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The basic wood I use is Victorian Mountain Ash which is a generic name for the local hardwoods. The wood is a medium density hardwood, when oiled it ends up a golden colour. There is however a lot of colour, tone and grain variation with the odd feature, such as red veins. It makes good easels that are not too heavy. It does however bruise if heavily knocked which can leave mildly discoloring marks. These are not structural. It is a good all round choice as it makes strong easels.
Jarrah from Western Australia, is in the red tones from blood red to a very dark red. It is a heavier wood than Vic Ash and tends to mark less with heavy handling.
Spotted gum is a very hard very heavy wood with extremely high impact resistance. It mostly comes from NSW. The name actually refers to the trunk of the tree. It has beautiful grain and is into the dark brown tones and the colour darkens considerably with age. The colour of the wood can have huge variations, even within one piece of wood. Easels made from Spotted Gum are strong and heavy, the wood does not float.
I also have other Red Australian Hardwoods called Forest Reds. These are red in colour, not as dark as Jarrah but with generally beautiful grains and features. They are cut but the timber mills, and they make up packs which can often be of several different red woods. Sometimes it is Karri from Western Australia, sometimes's NSW hardwoods. It depends on availability.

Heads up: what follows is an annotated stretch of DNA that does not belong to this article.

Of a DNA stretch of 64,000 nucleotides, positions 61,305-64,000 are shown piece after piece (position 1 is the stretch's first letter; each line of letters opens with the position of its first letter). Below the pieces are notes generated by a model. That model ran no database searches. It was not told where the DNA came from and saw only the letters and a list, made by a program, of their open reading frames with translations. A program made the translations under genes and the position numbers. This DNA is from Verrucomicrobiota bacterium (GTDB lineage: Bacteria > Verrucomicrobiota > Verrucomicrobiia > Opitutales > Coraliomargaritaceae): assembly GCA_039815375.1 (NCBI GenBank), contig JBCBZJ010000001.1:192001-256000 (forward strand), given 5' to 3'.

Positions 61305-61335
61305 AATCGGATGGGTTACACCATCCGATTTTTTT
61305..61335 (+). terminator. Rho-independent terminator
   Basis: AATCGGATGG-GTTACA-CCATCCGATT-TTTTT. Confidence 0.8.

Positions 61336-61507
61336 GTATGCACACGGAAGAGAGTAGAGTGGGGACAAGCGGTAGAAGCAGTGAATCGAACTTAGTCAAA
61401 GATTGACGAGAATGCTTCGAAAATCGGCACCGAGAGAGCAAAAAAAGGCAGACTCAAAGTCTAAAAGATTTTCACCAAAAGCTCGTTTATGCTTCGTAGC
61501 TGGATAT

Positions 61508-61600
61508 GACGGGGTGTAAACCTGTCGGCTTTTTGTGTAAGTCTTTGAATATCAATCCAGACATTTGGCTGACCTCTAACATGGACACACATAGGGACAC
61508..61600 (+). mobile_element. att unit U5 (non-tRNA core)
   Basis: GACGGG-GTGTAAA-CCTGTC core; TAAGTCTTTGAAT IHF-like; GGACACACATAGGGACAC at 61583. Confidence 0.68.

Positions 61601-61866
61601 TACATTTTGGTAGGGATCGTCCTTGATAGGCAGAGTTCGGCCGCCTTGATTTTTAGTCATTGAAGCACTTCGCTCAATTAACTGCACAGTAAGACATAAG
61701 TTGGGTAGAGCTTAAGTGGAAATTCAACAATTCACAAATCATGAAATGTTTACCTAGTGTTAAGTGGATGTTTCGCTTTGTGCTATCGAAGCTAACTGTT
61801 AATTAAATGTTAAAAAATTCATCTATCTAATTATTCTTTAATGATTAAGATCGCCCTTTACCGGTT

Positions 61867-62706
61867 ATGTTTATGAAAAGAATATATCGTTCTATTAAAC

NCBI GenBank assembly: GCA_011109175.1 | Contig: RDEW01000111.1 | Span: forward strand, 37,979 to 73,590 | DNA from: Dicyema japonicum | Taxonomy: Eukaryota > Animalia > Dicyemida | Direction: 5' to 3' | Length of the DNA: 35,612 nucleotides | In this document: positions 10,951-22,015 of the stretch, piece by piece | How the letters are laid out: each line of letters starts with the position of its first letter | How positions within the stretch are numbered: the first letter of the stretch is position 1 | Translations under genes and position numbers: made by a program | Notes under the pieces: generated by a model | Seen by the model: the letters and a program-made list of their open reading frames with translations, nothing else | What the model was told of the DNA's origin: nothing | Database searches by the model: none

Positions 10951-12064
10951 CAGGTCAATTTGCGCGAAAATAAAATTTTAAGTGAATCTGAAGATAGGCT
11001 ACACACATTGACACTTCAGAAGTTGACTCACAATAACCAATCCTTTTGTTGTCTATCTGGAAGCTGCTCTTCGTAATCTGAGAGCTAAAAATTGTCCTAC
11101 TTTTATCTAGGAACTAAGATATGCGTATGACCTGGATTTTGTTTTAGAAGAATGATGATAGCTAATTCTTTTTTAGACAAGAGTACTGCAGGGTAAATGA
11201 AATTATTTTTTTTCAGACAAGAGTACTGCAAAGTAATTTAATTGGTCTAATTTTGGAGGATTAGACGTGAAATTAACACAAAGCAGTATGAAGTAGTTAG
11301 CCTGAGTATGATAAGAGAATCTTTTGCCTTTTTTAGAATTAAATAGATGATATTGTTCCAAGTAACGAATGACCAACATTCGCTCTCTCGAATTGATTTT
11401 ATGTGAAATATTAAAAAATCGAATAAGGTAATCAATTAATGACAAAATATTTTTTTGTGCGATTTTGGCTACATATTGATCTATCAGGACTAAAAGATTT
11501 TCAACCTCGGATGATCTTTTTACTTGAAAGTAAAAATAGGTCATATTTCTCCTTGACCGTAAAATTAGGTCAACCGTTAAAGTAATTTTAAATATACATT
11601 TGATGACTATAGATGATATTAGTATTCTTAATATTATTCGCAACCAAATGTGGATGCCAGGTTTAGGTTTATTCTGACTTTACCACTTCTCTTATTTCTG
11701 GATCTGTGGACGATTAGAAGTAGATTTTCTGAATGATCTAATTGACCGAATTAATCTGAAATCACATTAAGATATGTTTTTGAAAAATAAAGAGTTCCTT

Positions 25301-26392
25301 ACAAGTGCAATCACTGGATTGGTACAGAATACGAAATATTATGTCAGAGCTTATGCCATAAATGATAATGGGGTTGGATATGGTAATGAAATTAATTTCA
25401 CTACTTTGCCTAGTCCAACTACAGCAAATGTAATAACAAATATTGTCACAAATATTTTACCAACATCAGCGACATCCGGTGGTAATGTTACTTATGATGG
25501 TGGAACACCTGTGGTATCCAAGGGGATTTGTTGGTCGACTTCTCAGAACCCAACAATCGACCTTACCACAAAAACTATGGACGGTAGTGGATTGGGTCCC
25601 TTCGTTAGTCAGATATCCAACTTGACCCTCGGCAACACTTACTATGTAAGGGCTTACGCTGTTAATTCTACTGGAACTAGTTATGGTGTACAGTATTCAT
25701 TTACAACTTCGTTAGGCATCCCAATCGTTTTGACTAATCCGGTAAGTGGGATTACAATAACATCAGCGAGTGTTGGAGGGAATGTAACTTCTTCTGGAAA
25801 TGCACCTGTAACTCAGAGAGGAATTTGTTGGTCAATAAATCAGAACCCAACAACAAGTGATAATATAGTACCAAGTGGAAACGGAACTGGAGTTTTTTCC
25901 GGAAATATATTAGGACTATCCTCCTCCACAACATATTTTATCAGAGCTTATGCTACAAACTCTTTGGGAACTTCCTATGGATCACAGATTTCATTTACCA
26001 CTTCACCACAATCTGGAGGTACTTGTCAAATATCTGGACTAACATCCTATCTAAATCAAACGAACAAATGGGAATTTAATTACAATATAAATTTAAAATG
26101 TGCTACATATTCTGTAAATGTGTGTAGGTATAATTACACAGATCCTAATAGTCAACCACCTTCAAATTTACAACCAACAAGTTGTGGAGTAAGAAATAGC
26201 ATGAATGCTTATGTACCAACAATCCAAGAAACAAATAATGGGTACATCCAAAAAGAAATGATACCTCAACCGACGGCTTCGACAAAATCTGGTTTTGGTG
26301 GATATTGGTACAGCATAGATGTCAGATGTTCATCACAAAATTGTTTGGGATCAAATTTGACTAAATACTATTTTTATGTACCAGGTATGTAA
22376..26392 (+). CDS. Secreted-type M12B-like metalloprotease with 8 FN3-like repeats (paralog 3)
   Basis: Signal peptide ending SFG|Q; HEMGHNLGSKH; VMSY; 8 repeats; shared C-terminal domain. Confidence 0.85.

Recycled Oregon or Douglas Fir is generally from the West Coast of the USA. It was brought to Australia in Sailing ships over 100 years ago and used as house frames. I still have reasonable stock of this wood and I find it available from time to time. It generally has the patina of time, well ingrained into the surface along with nail holes. The nail holes are generally black due to the nails rusting. Oregon is a soft wood and is quite light compared to Vic Ash. it makes good easels as it is also reasonably strong and I tend to use heavier or thicker sections to achieve the same stability as the hardwoods.
All Knobs I make are from Recycled Victorian River Red Gum, which is a heavy very tight grained wood that does not easily split. The wood comes from fence posts which have aged many years.
I have at time made easels from River Red Gum, Red Iron Bark, Brush Box, Turpentine, Black Butt and Blackwood. For more information just do a Google Search
Which Wood Should You Choose?
If you just want an easel that will perform, is relatively easy to move around the Vic Ash is a good basic wood. It is strong and stable. Go for the other woods for appearance and superior durability when the easel is being handled a lot. For example when I hired easels I found the Vic Ash easels marked too easily but this problem was eliminated when I switched to Jarrah and Forest reds. Your easel is going to be something special. If you want it to make a statement, be something special or to match decor you should choose one of the less common woods.When I make my personal easels I generally choose Jarrah, but recently I made one for myself out of Spotted Gum.
Why not Pine?